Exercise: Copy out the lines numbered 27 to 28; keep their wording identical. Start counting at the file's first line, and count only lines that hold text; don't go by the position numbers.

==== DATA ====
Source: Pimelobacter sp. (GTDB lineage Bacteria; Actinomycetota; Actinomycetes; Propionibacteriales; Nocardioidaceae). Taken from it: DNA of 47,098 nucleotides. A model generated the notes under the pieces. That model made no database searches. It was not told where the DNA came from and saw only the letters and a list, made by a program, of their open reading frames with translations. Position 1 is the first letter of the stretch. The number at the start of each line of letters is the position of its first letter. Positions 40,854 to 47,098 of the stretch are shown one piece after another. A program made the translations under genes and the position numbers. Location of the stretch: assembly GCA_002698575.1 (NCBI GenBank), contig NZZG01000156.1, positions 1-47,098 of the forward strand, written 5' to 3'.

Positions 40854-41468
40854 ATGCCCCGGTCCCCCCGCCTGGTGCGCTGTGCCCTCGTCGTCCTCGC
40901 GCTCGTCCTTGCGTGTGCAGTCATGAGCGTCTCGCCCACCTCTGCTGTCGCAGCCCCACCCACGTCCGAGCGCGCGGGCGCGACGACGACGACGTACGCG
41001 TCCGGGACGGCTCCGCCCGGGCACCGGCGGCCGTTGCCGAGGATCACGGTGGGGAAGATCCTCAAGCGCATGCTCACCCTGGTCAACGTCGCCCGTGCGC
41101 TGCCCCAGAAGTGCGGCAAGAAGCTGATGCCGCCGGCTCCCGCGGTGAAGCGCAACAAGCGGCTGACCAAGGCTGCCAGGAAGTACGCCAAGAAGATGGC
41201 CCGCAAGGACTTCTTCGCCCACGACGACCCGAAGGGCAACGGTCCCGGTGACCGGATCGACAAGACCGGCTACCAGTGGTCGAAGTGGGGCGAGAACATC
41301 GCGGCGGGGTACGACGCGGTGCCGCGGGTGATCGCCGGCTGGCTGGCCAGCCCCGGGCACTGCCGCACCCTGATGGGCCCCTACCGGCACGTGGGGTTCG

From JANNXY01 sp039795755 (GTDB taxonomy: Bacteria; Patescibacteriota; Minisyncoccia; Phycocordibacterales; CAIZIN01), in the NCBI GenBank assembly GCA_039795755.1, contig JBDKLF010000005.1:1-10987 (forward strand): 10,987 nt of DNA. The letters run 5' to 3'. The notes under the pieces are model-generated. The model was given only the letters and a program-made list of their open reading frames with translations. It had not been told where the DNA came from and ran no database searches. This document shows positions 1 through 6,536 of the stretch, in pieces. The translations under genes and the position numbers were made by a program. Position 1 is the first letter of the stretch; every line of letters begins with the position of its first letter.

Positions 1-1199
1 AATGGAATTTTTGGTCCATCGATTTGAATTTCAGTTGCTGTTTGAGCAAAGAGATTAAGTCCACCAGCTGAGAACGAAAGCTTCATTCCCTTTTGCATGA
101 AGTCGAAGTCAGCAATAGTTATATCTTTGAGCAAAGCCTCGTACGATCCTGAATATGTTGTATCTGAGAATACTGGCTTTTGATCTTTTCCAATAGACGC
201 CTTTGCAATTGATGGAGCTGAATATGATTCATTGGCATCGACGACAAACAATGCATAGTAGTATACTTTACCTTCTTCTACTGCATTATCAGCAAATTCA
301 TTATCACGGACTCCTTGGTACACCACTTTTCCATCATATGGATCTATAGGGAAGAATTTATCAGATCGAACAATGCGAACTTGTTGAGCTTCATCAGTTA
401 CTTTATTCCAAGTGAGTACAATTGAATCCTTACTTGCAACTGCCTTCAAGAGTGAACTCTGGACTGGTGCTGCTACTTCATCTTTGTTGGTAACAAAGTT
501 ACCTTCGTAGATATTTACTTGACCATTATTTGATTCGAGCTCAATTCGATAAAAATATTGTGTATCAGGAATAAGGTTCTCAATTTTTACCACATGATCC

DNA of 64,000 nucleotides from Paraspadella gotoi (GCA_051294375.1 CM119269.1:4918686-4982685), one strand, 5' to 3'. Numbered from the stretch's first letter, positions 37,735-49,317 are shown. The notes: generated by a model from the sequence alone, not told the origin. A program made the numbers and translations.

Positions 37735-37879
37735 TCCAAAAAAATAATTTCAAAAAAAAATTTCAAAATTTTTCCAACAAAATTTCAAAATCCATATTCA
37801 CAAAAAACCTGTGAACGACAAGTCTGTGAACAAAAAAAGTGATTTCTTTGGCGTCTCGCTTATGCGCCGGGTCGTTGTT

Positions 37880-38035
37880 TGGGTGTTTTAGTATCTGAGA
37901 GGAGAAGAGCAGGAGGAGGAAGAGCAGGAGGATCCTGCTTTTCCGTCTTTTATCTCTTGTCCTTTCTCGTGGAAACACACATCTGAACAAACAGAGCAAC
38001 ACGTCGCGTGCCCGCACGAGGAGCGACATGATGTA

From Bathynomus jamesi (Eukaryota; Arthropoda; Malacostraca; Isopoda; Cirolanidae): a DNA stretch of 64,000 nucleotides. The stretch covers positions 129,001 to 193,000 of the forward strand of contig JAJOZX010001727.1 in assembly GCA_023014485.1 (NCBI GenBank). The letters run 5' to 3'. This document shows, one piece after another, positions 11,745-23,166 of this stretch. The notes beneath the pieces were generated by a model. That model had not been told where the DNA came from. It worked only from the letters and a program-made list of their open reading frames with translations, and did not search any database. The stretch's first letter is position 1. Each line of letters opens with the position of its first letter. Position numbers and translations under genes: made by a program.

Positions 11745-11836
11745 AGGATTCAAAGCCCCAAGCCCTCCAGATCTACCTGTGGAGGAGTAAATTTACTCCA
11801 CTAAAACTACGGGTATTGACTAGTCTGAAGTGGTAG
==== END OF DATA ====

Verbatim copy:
11745 AGGATTCAAAGCCCCAAGCCCTCCAGATCTACCTGTGGAGGAGTAAATTTACTCCA
11801 CTAAAACTACGGGTATTGACTAGTCTGAAGTGGTAG